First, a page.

An in vivo assay identifies changes in residue accessibility on mechanosensitive channel gating

Department of Physiology, University of Texas Southwestern Medical Center, 5323 Harry Hines Boulevard, Dallas, TX 75390-9040, USA.
Proceedings of the National Academy of Sciences (Impact Factor: 9.67). 08/2004; 101(27):10161-5. DOI: 10.1073/pnas.0402040101
Source: PubMed


MscL is a mechanosensitive channel of large conductance that functions as an "emergency release valve," allowing bacteria to survive acute hypoosmotic stress. Although Escherichia coli MscL is the best-studied mechanosensitive channel, structural rearrangements occurring during gating remain disputed. Introduction of a charged residue into the pore of MscL was shown to result in a reduced-viability phenotype. Here, we probe for residues in the transmembrane domains that are exposed to the aqueous environment in the presence and absence of hypoosmotic shock by reacting a charged sulfhydryl reagent with substituted cysteines. Subsequent analysis of cell viability allows for an assessment of residues exposed in the closed and opening states in vivo. The results suggest that the crystal structure of MscL derived from the Mycobacterium tuberculosis orthologue may reflect a nearly closed rather than fully closed state and support a clockwise rotation of the pore-forming first transmembrane domain on gating.

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Available from: Paul Blount, Oct 05, 2015
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    • "8 ) , Batiza et al . ( 2002 ) and Bartlett et al . ( 2004 ) A20 ( 0 . 98 ) S ( <0 . 01 ) A20C / V Maurer and Dougherty ( 2003 ) and Bartlett et al . ( 2004 ) V21 ( 0 . 86 ) I ( 0 . 11 ) V21C Bartlett et al . ( 2004 ) and Levin and Blount ( 2004 ) G22 ( 0 . 75 ) A ( 0 . 24 ) G22C / D / I / N / S Ou et al . ( 1998 ) , Maurer and Dougherty ( 2001 ) , Bartlett et al . ( 2004 ) , Levin and Blount ( 2004 ) , Anishkin et al . ( 2005 ) , Powl et al . ( 2008a , b ) and Yoshimura et al . ( 2008 ) V23 ( 0 . 76 ) I ( 0 . 19 ) V23A / C / D / G / I / T Ou et al . ( 1998 ) , Maurer and Dougherty ( 2003 ) , Bartlett et al . ( 2004 ) , Levin and Blount ( 2004 ) and Anishkin et al . ( 2005 ) I24 ( 0 . 71 ) V ( 0 . 28 ) I"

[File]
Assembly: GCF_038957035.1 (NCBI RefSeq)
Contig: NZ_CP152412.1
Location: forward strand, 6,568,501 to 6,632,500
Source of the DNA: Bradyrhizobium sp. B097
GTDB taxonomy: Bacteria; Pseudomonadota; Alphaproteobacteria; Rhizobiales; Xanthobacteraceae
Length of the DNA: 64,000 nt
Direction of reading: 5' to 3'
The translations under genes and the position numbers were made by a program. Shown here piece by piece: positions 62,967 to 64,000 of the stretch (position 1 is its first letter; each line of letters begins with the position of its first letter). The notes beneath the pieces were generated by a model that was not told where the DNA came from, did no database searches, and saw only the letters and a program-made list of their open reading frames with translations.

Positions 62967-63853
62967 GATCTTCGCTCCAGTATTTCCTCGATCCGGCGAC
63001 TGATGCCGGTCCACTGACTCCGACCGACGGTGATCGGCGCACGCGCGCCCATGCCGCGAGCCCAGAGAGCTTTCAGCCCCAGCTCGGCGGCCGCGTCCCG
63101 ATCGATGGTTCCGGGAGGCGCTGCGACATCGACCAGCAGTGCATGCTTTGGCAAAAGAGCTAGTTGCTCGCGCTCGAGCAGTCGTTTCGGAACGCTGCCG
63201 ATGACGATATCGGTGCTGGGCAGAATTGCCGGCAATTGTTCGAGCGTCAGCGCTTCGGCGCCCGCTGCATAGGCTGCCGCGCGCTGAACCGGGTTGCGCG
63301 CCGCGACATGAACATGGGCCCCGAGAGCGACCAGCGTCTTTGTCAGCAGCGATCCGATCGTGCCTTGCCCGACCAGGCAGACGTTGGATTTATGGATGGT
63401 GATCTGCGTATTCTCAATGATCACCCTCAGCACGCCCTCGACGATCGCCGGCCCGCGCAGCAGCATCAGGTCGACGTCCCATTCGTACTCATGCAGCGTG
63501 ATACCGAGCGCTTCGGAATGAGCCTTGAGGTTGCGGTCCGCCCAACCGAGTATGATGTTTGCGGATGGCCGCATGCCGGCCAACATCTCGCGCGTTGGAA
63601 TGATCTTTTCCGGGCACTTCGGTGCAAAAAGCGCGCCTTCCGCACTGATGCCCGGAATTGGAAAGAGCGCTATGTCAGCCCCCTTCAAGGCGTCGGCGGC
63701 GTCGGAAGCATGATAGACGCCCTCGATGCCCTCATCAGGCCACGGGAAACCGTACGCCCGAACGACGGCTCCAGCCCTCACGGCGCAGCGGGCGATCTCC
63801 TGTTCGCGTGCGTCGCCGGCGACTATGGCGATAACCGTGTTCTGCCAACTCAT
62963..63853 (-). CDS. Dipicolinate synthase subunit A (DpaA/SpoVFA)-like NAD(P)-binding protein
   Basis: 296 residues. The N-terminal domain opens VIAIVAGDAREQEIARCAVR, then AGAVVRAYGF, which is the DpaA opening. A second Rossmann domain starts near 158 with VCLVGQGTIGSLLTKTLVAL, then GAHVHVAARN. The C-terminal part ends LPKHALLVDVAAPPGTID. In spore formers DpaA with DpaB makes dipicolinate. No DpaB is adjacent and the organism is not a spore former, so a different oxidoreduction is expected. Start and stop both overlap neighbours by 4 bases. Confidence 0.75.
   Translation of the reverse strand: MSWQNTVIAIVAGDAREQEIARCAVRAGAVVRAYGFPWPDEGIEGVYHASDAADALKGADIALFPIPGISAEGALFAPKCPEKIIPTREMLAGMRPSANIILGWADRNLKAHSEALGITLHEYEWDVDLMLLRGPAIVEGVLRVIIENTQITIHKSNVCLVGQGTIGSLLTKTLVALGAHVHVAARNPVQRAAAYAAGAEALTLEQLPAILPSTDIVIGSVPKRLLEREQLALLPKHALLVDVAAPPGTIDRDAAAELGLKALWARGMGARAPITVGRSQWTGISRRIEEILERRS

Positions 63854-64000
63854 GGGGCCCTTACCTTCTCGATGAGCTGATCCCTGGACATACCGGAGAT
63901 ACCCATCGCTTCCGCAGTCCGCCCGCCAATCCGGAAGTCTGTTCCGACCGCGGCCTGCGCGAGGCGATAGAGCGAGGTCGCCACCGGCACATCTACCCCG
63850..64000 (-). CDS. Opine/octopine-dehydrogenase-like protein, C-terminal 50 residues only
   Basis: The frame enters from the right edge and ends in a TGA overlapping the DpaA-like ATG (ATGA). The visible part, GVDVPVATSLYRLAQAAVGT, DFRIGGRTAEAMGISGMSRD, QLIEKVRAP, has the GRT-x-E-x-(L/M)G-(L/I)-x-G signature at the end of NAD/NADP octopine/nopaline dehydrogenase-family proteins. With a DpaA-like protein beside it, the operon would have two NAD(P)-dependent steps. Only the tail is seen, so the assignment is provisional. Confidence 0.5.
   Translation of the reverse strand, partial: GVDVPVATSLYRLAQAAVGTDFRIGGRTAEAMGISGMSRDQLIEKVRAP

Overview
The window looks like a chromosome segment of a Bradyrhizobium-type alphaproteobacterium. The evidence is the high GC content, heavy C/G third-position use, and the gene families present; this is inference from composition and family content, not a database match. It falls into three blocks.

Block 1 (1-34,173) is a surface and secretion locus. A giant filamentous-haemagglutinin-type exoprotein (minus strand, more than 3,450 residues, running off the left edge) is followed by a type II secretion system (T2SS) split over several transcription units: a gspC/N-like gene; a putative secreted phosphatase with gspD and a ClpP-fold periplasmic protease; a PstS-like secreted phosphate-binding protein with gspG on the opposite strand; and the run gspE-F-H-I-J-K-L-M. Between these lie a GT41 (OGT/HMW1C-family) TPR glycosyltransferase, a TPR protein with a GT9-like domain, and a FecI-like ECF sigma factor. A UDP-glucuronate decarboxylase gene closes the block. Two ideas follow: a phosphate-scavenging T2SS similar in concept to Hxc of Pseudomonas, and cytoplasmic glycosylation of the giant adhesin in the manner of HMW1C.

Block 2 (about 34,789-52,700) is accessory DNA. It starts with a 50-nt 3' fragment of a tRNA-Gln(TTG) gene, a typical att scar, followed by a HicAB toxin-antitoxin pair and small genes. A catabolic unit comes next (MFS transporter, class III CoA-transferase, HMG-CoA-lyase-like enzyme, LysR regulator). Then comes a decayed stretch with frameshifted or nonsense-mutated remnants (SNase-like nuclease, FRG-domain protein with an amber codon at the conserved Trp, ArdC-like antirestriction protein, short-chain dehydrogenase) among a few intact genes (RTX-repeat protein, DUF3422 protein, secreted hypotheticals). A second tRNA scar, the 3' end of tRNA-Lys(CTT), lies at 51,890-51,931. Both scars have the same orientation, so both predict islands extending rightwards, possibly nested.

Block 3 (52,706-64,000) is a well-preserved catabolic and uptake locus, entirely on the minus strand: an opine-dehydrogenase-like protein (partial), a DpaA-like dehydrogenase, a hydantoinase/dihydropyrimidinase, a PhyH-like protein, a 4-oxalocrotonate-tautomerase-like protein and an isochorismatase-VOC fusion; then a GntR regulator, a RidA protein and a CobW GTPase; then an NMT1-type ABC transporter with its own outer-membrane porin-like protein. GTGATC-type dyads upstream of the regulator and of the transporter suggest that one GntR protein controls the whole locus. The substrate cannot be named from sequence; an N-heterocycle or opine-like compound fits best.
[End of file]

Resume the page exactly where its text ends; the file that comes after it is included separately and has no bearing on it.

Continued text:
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    ABSTRACT: Mechanosensitive (MS) channels play a major role in protecting bacterial cells against hypo-osmotic shock. To understand their function, it is important to iden-tify the conserved motifs using sequence analysis methods. In this study, the sequence conservation was investigated by an in silico analysis to generate sequence logos. We have identiWed new conserved motifs in the domains TM1, TM2 and the cytoplasmic helix from 231 homologs of MS channel of large conductance (MscL). In addition, we have identiWed new motifs for the TM3 and the cytoplasmic car-boxy-terminal domain from 309 homologs of MS channel of small conductance (MscS). We found that the conserva-tion in MscL homologs is high for TM1 and TM2 in the three domains of life. The conservation in MscS homologs is high only for TM3 in Bacteria and Archaea.
    European Biophysics Journal 09/2013; 38:1013-1027. · 2.22 Impact Factor
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    • "The predictions of the relative location of specific residues in the closed structure have been supported by electron paramagnetic resonance (EPR) spectroscopy in combination with site-directed spin labeling (SDSL) (Perozo et al., 2001). However, one should note that some evidence suggests a slightly altered model around the constriction point of the pore for the " fully closed " E. coli MscL channel (Bartlett et al., 2004; Iscla et al., 2004; Levin and Blount, 2004; Li et al., 2004; Bartlett et al., 2006). Several experiments using relatively independent approaches performed with the E. coli MscL channel now suggest that the crystal structure does not represent the fully closed state found in membranes (see (Blount et al., 2007) for a full discussion). "